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The Misconstrued User Experience36:14 with Cat Noone
With something that is arguably the recipe to a product and company's success, it's interesting to see how two simple words can be misconstrued by so many. In this talk you'll be taken through where the confusion lies and the ingredients needed to create an experience people can't get enough of.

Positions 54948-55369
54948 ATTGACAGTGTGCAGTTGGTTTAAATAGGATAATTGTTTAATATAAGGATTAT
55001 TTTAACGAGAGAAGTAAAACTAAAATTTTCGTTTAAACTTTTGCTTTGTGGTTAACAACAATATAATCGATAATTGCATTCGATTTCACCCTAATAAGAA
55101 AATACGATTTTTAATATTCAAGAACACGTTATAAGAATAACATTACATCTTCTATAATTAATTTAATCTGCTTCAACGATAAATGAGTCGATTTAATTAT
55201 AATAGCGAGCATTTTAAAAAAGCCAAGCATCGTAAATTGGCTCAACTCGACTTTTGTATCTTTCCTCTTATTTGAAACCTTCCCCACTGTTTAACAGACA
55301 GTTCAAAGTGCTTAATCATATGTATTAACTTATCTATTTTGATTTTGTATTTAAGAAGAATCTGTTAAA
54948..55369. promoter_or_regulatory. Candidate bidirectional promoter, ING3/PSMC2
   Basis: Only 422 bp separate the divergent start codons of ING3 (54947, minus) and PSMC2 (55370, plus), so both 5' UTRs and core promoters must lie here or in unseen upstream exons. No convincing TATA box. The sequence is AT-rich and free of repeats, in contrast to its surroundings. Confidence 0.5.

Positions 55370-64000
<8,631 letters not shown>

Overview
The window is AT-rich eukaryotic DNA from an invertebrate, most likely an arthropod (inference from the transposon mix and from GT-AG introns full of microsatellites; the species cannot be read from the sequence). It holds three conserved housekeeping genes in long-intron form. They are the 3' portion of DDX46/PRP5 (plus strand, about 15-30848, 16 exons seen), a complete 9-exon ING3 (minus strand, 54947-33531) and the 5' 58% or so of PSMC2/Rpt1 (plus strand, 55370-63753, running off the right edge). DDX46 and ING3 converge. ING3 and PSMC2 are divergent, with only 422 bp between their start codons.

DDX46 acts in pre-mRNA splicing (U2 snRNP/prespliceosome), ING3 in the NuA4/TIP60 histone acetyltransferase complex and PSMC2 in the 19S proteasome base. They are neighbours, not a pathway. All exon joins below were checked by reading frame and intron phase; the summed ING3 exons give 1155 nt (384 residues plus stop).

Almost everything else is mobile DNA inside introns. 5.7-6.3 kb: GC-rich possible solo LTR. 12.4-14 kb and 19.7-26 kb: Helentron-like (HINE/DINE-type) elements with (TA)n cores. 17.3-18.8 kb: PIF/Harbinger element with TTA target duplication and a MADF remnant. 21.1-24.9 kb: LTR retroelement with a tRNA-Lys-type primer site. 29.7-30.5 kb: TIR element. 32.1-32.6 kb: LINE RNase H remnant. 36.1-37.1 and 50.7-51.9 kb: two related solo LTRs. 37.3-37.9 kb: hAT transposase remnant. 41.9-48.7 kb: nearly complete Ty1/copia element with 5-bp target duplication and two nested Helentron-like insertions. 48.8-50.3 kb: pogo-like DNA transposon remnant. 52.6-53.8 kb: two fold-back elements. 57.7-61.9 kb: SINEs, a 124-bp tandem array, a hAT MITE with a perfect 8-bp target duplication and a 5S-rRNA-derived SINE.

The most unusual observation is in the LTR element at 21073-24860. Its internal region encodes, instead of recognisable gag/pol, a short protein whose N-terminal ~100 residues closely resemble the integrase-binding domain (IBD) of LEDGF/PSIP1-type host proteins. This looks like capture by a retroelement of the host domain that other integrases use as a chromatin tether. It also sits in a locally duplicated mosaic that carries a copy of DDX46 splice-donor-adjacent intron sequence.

[MUSIC] 0:00 >> [APPLAUSE] >> Thanks. 0:12 Okay, cool. 0:18 This is set up. 0:19 >> Morning everyone. 0:20 Thanks for taking the time to sit here and 0:21 listen to me about babble on about all good things design. 0:24 Obviously, I'm Kat. 0:28 Please don't hate me. 0:31 I only included my Twitter and all that jazz here and on the last slide. 0:31 It won't be on the other ones. 0:35 So I'm sorry for that. 0:37 The misconstrued user experience. 0:40 Just an idea of what I'm gonna be talking about. 0:42 I think as a designer it's pretty obvious that there's this misconception 0:44 maybe to some about what user experience actually is. 0:49 And when I first started in design, it wasn't something I realized, because I 0:55 wasn't heavy in product design, getting nitty-gritty with apps and whatnot. 0:59 I was doing your basic, really botchy, 1:03 like early 2000 websites and graphic design and print, all that jazz. 1:07 And I guess I always had a really good idea of what a great experience was, 1:14 but it wasn't until this really monumental traumatic moment in an Italian 1:20 restaurant that I realized what user experience shouldn't be. 1:25 So that's what I'm gonna talk to you about and then go through 1:29 what user experience is not and is and how you can implement these certain things 1:35 into your product to ensure that it is as successful as it possibly can be. 1:40 Cool. 1:45 So, what is user experience? 1:47 Just to give you some background, I grew up In Brooklyn, New York in 1:52 the late 80's, 90's, and it was fantastic. 1:57 I'm from a Italian Irish background so we're all about experiences. 2:04 Played outside when I was younger, I knew that I had to come in for 2:10 dinner when the street lights came on and all was well in the world. 2:16 For me, the most, I guess, relevant and important still to this day experience for 2:23 me was sitting at the table, and I think you all can agree with this. 2:30 Sitting at the table with my family, having mealtime, whatever it was, 2:34 Sunday dinners were the most important, and having this conversation. 2:40 That was when we all got together. 2:45 The adults gossiped about what was going on in the neighborhood, and 2:47 we were asked what happened in school that day, or what have you. 2:51 And to me, that was always this really fantastic experience. 2:57 I got to connect with my family. 3:02 I got to enjoy really fantastic food and I always walked away from it happy. 3:06 There was never this, even when things went wrong or there were topics that were 3:16 discussed at the table, if I did something wrong, where it wasn't fantastic. 3:21 I always left the table knowing that I was loved. 3:27 That there was this unit that I could go back to. 3:31 And, that dinner would always be fantastic the next day. 3:35 So for me, I think that really played a large role in 3:41 how I really viewed user experience and just experiences in general. 3:46 Fast forward a few years, growing up in New York, so on and so 3:51 forth, the unthinkable happened. 3:55 I was told that we were moving to New Jersey. 3:58 And as a New Yorker, this was detrimental. 4:00 I had heard only horrible things about New Jersey. 4:04 From what I knew, 4:08 it was the red headed stepchild of the tri-state area that got no love. 4:09 New York obviously has this amazing rep for being New York. 4:14 Goes without saying. 4:18 Pennsylvania. 4:19 I mean they have Philly, they have The Steel City. 4:20 I mean it's nitty-gritty and then New Jersey all I knew was that 4:23 they had some grass and the shore and nothing fantastic. 4:26 So I was terrified. 4:30 The biggest thing that I remember thinking was that, 4:32 oh my goodness, they're not going to have Italian food. 4:36 So trying to reassure me, 4:40 my family did their best to look up places that they thought would spill 4:42 over into this Italian-Irish heritage, and when we moved there, 4:48 I decided I was going to check this one place out, this one restaurant. 4:53 We went, and one of the biggest, I guess you would say, call to actions, 5:01 or slogans, that they had, was they had the New York Slice. 5:07 I mean the pizza. 5:13 And that it was pure, authentic Italian food. 5:14 So okay. 5:17 We're in safe hands. 5:18 It's gonna be all right. 5:19 I went into the restaurant and right away the visuals were beautiful. 5:20 There were big paintings on the walls, photos of Italy and I said, 5:29 okay, everything seems all right. 5:33 Everything is gonna be fine. 5:36 We waited to be seated and nothing happen. 5:38 Nobody came up, nobody asked if we wanted to sit and in some restaurants apparently 5:42 that's a thing where they don't ask, okay fine, whatever. 5:45 They told us we could sit wherever we wanted to sit, without telling us you 5:49 that you actually had to go up and order your food before you sat down. 5:54 Again, not a big deal but it wasn't really communicated well. 5:59 So after sitting down, we realize that and we go back up and we order our food. 6:05 And we go through the line, we pick our food, we get to the cash register. 6:12 And we see the people taking the food out of these 6:16 really sloppy containers and just slapping it onto the plates. 6:21 And now I'm starting to panic again because to me, 6:26 this is really not how it's done. 6:29 In terms of my expectations, 6:32 how they advertised themselves, the way they presented it. 6:35 And the idea that I had in my head of what a true Italian 6:40 restaurant from true Italian culture was, this was not it. 6:45 Again, whatever. 6:50 Go with the flow. 6:51 We get our food. 6:54 We go back to the tables. 6:56 And we realize there's no forks and knives on the table so 6:58 we said okay, where are they? 7:02 And they said oh you actually have to get up and 7:05 go to the other end of the restaurant and get your forks and knives and 7:06 your utensils. 7:09 I'm like, what the fuck? 7:10 So we go and we get the forks and the knives and we go back down to eat. 7:13 And the one great thing that was happening in the restaurant at the time, 7:19 was that they had an Italian soccer game on, or football, 7:24 sorry, football game on, so that was okay. 7:27 But the more and more I got through the experience, 7:32 that entire time at the restaurant, I think everyone can agree that it's not 7:35 even really what you expect from a restaurant. 7:39 You expect to go in, you expect to be seated. 7:43 You expect to essentially be, I don't wanna say catered to, but in a way, 7:46 that is the reason you go out and you have people cook for 7:51 you, because you don't want to cook yourself. 7:55 So you know all these expectations weren't being met and 7:58 still at the end of it, the core reason we were there was for the food. 8:03 I absolutely love food. 8:09 I am a velociraptor when it comes to eating. 8:11 I love it. 8:14 So no matter what, the purpose here was to actually feed myself, 8:15 and I knew that I was gonna sit down, and I was gonna have the meal. 8:21 I did. I was having pasta with meatballs, 8:27 and I cut into the meatball, and it was raw. 8:31 And I said, all right, I'm done. 8:36 This is it. 8:38 For me that problem that I was looking to have solved, feeding myself and 8:41 actually enjoying it was not happening at all. 8:46 From the minute I stepped into the restaurant to the minute I stuck my fork 8:50 in the food, it just was not blowing my mind at all. 8:53 And before I even went to the restaurant you know, part of me was terrified. 8:59 I didn't know if this was going to solve my needs but 9:06 from what I understood there was nothing better out there so I went with it. 9:13 And I feel like that happens more often than not. 9:20 So at one point I choked up to the fact that it was just New Jersey and 9:24 they didn't know how to make Italian food. 9:27 And I figured that I'd try something else, because there's always something else. 9:28 I just hadn't realized it yet and I was a bit naive, a tad. 9:34 So, you know, after that I had this idea in my head, and I really saw 9:41 what it was that you didn't want from an experience. 9:49 This wasn't what I was used to. 9:54 This was my first experience in this state at a restaurant after moving. 9:55 I'm in high school I mean it's super, 10:01 it's just everyone likes impressions and that wasn't a fantastic one. 10:04 And even though I wasn't you know, super embedded into design yet like I said. 10:10 I knew that you can't possibly expect people who come to you for 10:16 experiences, to be okay with taking this away from it. 10:22 And from there, I vowed to never put anyone 10:28 using anything I made or that they would touch through that horrible experience. 10:33 And I've taken that approach on every product that I've touched or 10:38 I've at least tried to. 10:44 I can't say that I've always been successful for more reasons than one, 10:45 but I've always tried to embed that into my work. 10:51 With that said, [LAUGH] I'm gonna take you through, 10:58 just a little of where I found that kind of embeds itself and 11:01 applies, when it comes to making your products. 11:06 Bottom line, it's about Understanding the user. 11:13 It's all about their needs. 11:16 Whether it's providing them with high quality food when you say it is. 11:19 If you say it's fast food, then by all means, I expect a quick and dirty meal. 11:23 I expect to be sick after it, but I know what I'm getting for my money. 11:28 When you advertise something as high quality, beautiful, 11:35 traditional, I expect the image that I have in my head. 11:40 Not only based off the image that I have in my head and past experiences, but 11:46 what you're advertising to me. 11:50 And if you truly don't understand 11:52 the audience you're catering to, and what they need from you, 11:56 there's no possible way you can actually delivery a high quality product. 12:00 It's impossible. 12:05 So, whether that's actually doing, 12:06 you know your own research by polling a survey, going out into the field 12:09 if its a restaurant that you're opening up and going into this one neighborhood where 12:15 the people there would more than likely use your restaurant, use your services. 12:20 These are all ways that you can truly get a grasp of what your target 12:25 audience wants and needs. 12:29 The Concept. 12:35 I think this is by far 12:35 the easiest aspect of actually building a product, is coming up with 12:38 that initial concept because it's usually this aha moment that you have. 12:43 I think someone said yesterday that it doesn't even really happen 12:48 when you're in front of a computer or device or something. 12:52 It's this random moment and you usually, it spirals. 12:55 You go from there, you build on this concept, and the rest is history. 12:58 Whether or not it works, again, is a totally different story. 13:04 But the initial concept to get to beginning to end is usually pretty solid. 13:07 Or it gets there at some point. 13:14 Again, this is in no specific order but here we go. 13:21 Interaction Design. 13:25 I think people forget sometimes and this is designers, 13:30 developers, whoever, that there are people using the product. 13:36 There are people on the other end of the screen. 13:41 So these interactions that are embedded into the product 13:44 are extremely important from 13:48 the big details to the little ones that actually end up making a huge difference. 13:55 The way that someone interacts with your product is the core of it, more so 14:01 than the actual concept. 14:05 Again, that's irrelevant at this point. 14:07 Now the main issue is how they're going to navigate through it, 14:10 how they're going to interact with it. 14:13 Those dark screens that you forget about, 14:16 those are the ones that really need paying attention to. 14:19 Visual Design, this, I think I can't press enough, 14:26 needs to be the last thing you do when it comes to creating a product. 14:31 I think having an idea of course of what you want it to look like and 14:40 how beautiful you want it to be while creating it is vital but 14:45 it is the last piece of the puzzle when it comes to creating your product. 14:52 You know a lot of designers, 14:58 mainly ones that are early on, have this misconception that in order for 15:01 a product to be absolutely mind blowing, it has to knock someone's socks off. 15:07 Visually, when it comes to the beautiful colors and pushing pixels and so on and 15:13 so forth. 15:18 And, that's not the case. 15:19 This is the last piece of the puzzle when it comes 15:20 to everything that goes into actually creating your product. 15:24 Yes, it is vital, but there are plenty of other things that are actually vital 15:28 when it comes to creating a product, from copy, to again, the navigation, so 15:33 on and so forth. 15:37 Tell a detailed story a user becomes engrossed in. 15:44 Stories, whether you're working on print design all the way to actually 15:48 creating an app for iOS or Android or whatever, stories are everything. 15:54 They're what keep us there. 15:59 They're what engage us. 16:02 They're what keep us coming back for more. 16:04 They're what allow us to actually get lost in your product in a good way. 16:06 It engages us. 16:14 And it allows us to actually become attached to who you are. 16:16 To your story. 16:22 I think the best products that exist are the ones who have a background. 16:25 Have something for us to become attached to. 16:30 Have beautiful and understandable and clear copy that enabled me or 16:34 us to really associate with it and 16:40 truly understand why we came to, or us, or whatever, for your product. 16:45 Why we came to versus the other products that are out there. 16:51 Because there are plenty of products that are in every space. 16:56 That do one thing over the other. 17:00 You know, maybe it's a truncated version of a product, you know a smaller one with 17:02 more basic features versus another one that is a bit bulkier. 17:06 But I can guarantee you the one that communicates much better with the users, 17:11 that tells a much better story and gives you a much better background in 17:16 understanding of what it is you need as a user is the one that will win every time. 17:21 Marketing, this again falls right in line with the engaging story. 17:30 And under marketing, it's your communications. 17:36 It's arguably your customer service as well. 17:40 It's the copy in your app or your website or whatever. 17:44 It's the way you market your brand to others compared to 17:48 the other products that are in your space. 17:52 I think there are a lot of products that forget 17:56 to actually provide content on a blog, to provide these self-help blog posts or 18:03 educational, whatever you want to call it, content on their blog for their users. 18:10 For something like LayerVault, who unfortunately is no longer around soon, 18:16 for them, design posts or how to 18:22 design certain things would be crucial to the users who actually use their product. 18:26 For Sketch and Photoshop, the same thing. 18:34 For an app like productivity, producing content around holidays, 18:38 on how they can actually, how you can use their product to get through the holidays 18:45 productively, is how you actually succeed. 18:50 Helping your users achieve the goal they even came to your product for 18:55 in the first place. 18:59 Making them feel like they're successful. 19:00 Making the copy very clear and understanding. 19:02 That all falls into marketing. 19:06 Pricing. 19:13 If you're a charity app don't charge. 19:15 You know? 19:22 It's these certain things that you just should and should not do. 19:23 If you are a app for people who just, 19:30 you know women who just had babies or people that just grew their family. 19:35 Don't charge an arm and a leg for 19:40 your product because odds are likely that they're just ridiculously 19:42 underwater as it is with the welcoming of their new baby or babies. 19:46 I think this also goes back to understanding the users' needs, 19:52 what they expect from you, what they need in the first place. 19:56 And using that to determine your price point. 20:00 I was just having a conversation yesterday about WhatsApp. 20:05 And we discussed how people forget that WhatsApp actually 20:10 charges $0.99 for every download per year, or something like that. 20:15 That's a lot of money, when you think about how many users they actually have. 20:21 But for the purpose they're serving, what they're providing you with, 20:25 I think $0.99 is really reasonable. 20:30 They're giving you a product that you can actually now make calls on if you 20:33 have data, that you can message with seamlessly. 20:36 By far next to Facebook's actual messenger platform, 20:39 it is by far one of the best messaging apps I've ever used. 20:44 And doesn't really compare to something like iMessage where you'd expect something 20:50 but they really can't get their shit together, iMessage. 20:54 Everything is just horrible. 20:58 You switch to a different product and you expect this continuity. 21:00 And don't get me wrong, I'm an Apple user to the core. 21:03 But you expect this continuity on every product that you pick up and 21:06 to pick up where you first left off, but that doesn't happen. 21:10 Because it goes haywire with messages from, like, last week, and 21:15 spits you out messages from today. 21:19 And you just have no idea what the hell is going on. 21:21 So for WhatsApp to charge you $0.99 to do everything that 21:24 iMessage does plus more technically, I think that's fair. 21:30 So understanding the users who will actually interact with your product and 21:35 what they need from you can help you really determine the price point. 21:41 Customer service. 21:49 All it takes is one sad face to make your company look like douchewaffles. 21:50 I promise you that. 21:54 Working on the products that I have, I have never learned so 21:57 much more than what I have when it comes to customer service. 22:02 Building a startup and co-founding one, I've interacted heavily 22:06 with the users, and that's because you wear many hats, and that's okay. 22:14 But I realized how easy it is for 22:20 them to become extremely irritated, and they have a right to. 22:24 If something wasn't very clear, 22:29 if we didn't communicate something very well, if there's a misunderstanding, 22:32 if something completely broke in the middle of them using it, It happens. 22:37 People get aggravated or frustrated, what have you. 22:43 But people are actually more understanding than you think, 22:47 especially when you have a freebie or fremium product. 22:50 They understand even when you say you're in some type of private beta or 22:54 that you're building things, but you have to communicate that. 22:59 That you're in the process of building and they want to help you get 23:03 there because they really love the product and they were able to connect to it, 23:07 cuz you told a really engaging story and they know your background. 23:10 So when they email you about whatever it is that just broke. 23:18 There needs to be this understanding from your side 23:23 that they came to you because they thought you'd solve the problem they were 23:27 looking to have solved in the first place. 23:31 And something went terribly wrong. 23:34 So for you to go back and say I can't help you, or 23:37 to not answer them for a week at a time. 23:42 You can understand if someone loses their shit. 23:45 It's completely understandable and I, even though I worked on several products, 23:49 do as well if I don't get an answer from a company because I expect this. 23:53 This comes with running a company and it comes, that's part of your job. 23:59 And probably out of everything the most important, 24:04 because these are the people using your product. 24:09 And if they stop using it or they go tell someone that you don't answer, or 24:11 that you're not compliant or 24:15 you're not helpful, that domino effect can be horrible. 24:17 And at the end of the day it's not worth it. 24:23 Much like your employees or your coworkers or whatever, 24:25 you guys are the ones who are actually building the product, which is wonderful. 24:29 You play such an important role, but 24:33 these are the ones you're actually building it for. 24:35 So why not give them that respect? 24:38 Create a company culture that encompasses user experience. 24:44 I think the best companies that exist are the ones that are not design driven and 24:49 they're not data driven and they're not tech driven, they're experience driven. 24:53 There's this understanding between all of these sections of 25:00 the company that everyone understands that in order to 25:04 actually succeed everyone needs to really work together. 25:09 So when I was at that restaurant, 25:16 there wasn't this understanding that their 25:19 goal was to provide their users, or their diners, 25:25 if you will, with the best experience. 25:30 They knew from the get go that they were bullshitting, 25:35 when they said that they are traditional Italian food. 25:39 They knew that the culture that they've created 25:43 was not one that was anything close to what you'd get if you went to Italy or 25:48 you went into a true Italian household. 25:53 And it's just not how it works. 26:01 This wasn't something that was embedded. 26:03 From the beginning, they knew they wanted to open a restaurant. 26:05 They knew that they were going to serve Italian food. 26:09 They knew that they were gonna 26:11 throw this site up there because it would attract users. 26:14 It's like clickbait for restaurants, and that's not how it works. 26:16 Companies that really embed this from the beginning and have this goal to create 26:22 this all-around fantastic user experience are the ones that really succeed, 26:28 because there is no competition among tech and among design and among data. 26:34 And I think when there is this mutual respect, 26:38 you really see super amounts of success. 26:41 I cannot stress this enough. 26:47 And it pains me when designers kinda put themselves on a high horse. 26:50 A design team is not a team of only designers. 26:58 That's not how it works. 27:02 I think we as designers have a super important role. 27:07 But the designing of the product, and 27:14 that includes service design, that's marketing design. 27:18 All of that plays a role in the success of the product. 27:24 So if you actually think that you are the sole reason, as the visual designer or 27:29 the one who's prototyping, whatever you want to call yourself. 27:36 It's all just labels, you're a designer. 27:38 If you think you are the sole reason this product succeeds you need to find 27:42 a different job. 27:47 Because you will be the reason the product fails. 27:50 I think engineers are just as crucial to the success of a company and 27:55 the marketers and the sales. 28:01 And that backend engineer or 28:04 the Windows engineer who that doesn't get that much love because realistically, 28:06 all of the love is poured into iOS and Android and so on and so forth. 28:12 Everyone plays a role and it's so important. 28:17 Designers, I absolutely love my job. 28:19 I love what I do, and I love being a designer, and 28:22 being part of this community. 28:25 But it's super important that we understand that. 28:26 And there's this mutual respect for the engineers who take what you've created and 28:30 make it functional. 28:34 Because realistically, a design is not complete, it's not complete period for 28:36 a long time, and it continues to evolve. 28:39 But they take what you've created visually and they make it so 28:42 that it can actually be put in the App Store, they make it functional. 28:45 It needs to be beautiful and it needs to be functional, and if you can't code, 28:49 they need to, so you need them as much as they need you. 28:53 The job doesn't end after the product is shipped. 29:00 I think a lot of people, product owners, product managers, 29:05 cofounders, whatever you want to call it. 29:11 People who are making products forget that 29:14 design has to evolve, and iteration needs to happen. 29:20 And this is where data comes along. 29:26 This is where you actually test what you've put out there. 29:30 I'm not saying that you should test 300 different colors of blue. 29:36 But realistic testing that benefits the product and 29:42 allows you to iterate quickly and efficiently. 29:46 There's a number of products out there that enable you to do so, 29:52 even if it's just Google Analytics Take a look at the results and 29:58 how people are interacting with your product. 30:04 See what when wrong when it came to your assumptions because realistically, 30:09 there are, as much research as you do before, 30:14 there are assumptions that are made when building a product. 30:18 See what assumptions worked and what didn't, where things are failing and 30:22 where things aren't. 30:27 If a feature's not being used for x amount of time, kill it. 30:28 It's not worth the resources if nobody's using it. 30:32 And your time can be better spent elsewhere. 30:35 Providing your users with a much better experience for 30:39 the things that they actually need in the product. 30:42 But understand that 30:44 once your work gets handed to the engineers, we're so going forward. 30:48 Once the product's actually shipped, designers and engineers need to so 30:53 do their homework to see how things are working. 30:58 This is big. 31:07 I think this slide can actually be a talk all 31:11 on its own when it comes to shipping products. 31:15 So I'm not gonna go in to deep detail. 31:20 But I think there's also a misconception about what happens 31:22 when things are shipped and what needs to be shipped and so on and so forth. 31:28 I think it's okay to ship something that's not mind-blowingly 31:33 beautiful as an Apple Watch or the iPhone or whatever. 31:38 I think that's okay. 31:44 I think it's not okay and I think it's irresponsible to ship something that has 31:47 very tricky privacy settings that can really screw with someone using product. 31:52 I think that's the irresponsible side of things. 32:01 And I think that is the shit that I refer to when I say it's called ship not shit. 32:03 Those are the things that you don't want to do. 32:12 Those are the things that you shouldn't be doing. 32:15 It's your duty to ensure that when that product gets shipped, 32:18 it does provide the user with exactly what they're coming to you in the first place. 32:22 No, maybe it won't have everything your road map is set out to provide for 32:26 the next year and a half or two years. 32:30 And that's okay too. 32:33 Because it's unrealistic to think you're going to build everything 32:33 within three months. 32:36 You will pull your hair out. 32:37 And it just can't happen, unless you're not sleeping. 32:39 But take the time to really think about what needs to go into that initial build 32:46 the first time a user interacts with your product or the second time or whatever. 32:53 There are certain things, like I said, that don't need to be in there, but 32:58 others, be responsible. 33:02 Make sure that no matter what's in there, no matter what features, even if 33:05 it's the most basic, that they have a fantastic experience every single time. 33:09 A great user experience is the craft that brings all of the elements together 33:18 to create one consistent feeling for the user. 33:22 Again yesterday, I had a conversation about products, as expected. 33:26 And we were talking about Twitter and how there are certain 33:31 apps that they have on certain platforms like the Mac 33:36 app that don't get nearly as much love as the other ones. 33:41 And whether you're using iOS, whether you're using Android, whether you're using 33:45 Mac, TweetDeck, whatever, there's a slew of different experiences on everything. 33:50 It's so damned confusing. 33:55 Yes, I still use the Mac app because I hate every single other product out there, 33:58 so I'm kind of stuck. 34:02 But their job is to provided a consistent feeling for 34:06 me every single time I use their product. 34:08 And sometimes companies are so big that they feel that they don't have to do that, 34:12 and they have their reasons and whatever. 34:15 But a really great user experience does that, there's one consistent feeling. 34:18 At the end of the day, user experience is not about wire frames. 34:26 It's not about prototypes. 34:32 It's not about whether you call yourself a UX designer or 34:36 a prototype designer in interaction. 34:40 It doesn't matter. 34:43 User experience is not any of those things. 34:46 It's not about what we think, it's not about the assumptions we make. 34:49 At the end of the day, user experience is about what you feel, bottom line. 34:55 And if people are not walking away from your product feeling absolutely amazing, 35:00 feeling that the problem that they came to you and sometimes paid for you to solve 35:05 are not being met, then you're not providing a good user experience. 35:10 And I think if we really take the time, those little extra minutes, 35:14 to focus on those little details and that really welcoming copy. 35:21 And try to provide people with the expectations they have for 35:26 something like this, then we should. 35:32 Because, when people hold you in high regard as a company, 35:35 or as a product, that's amazing. 35:38 And if you can meet them on the pedestal that they've put you on, 35:41 you by far, have the market. 35:46 You have it. 35:49 It's success. 35:49 There's nothing better. 35:51 So at the end of the day, yeah, user experience is not what you think. 35:53 It's about what you feel. 35:57 And I think that's the most important part. 35:58 Thank you. 36:00 >> [APPLAUSE] 36:03 [MUSIC] 36:07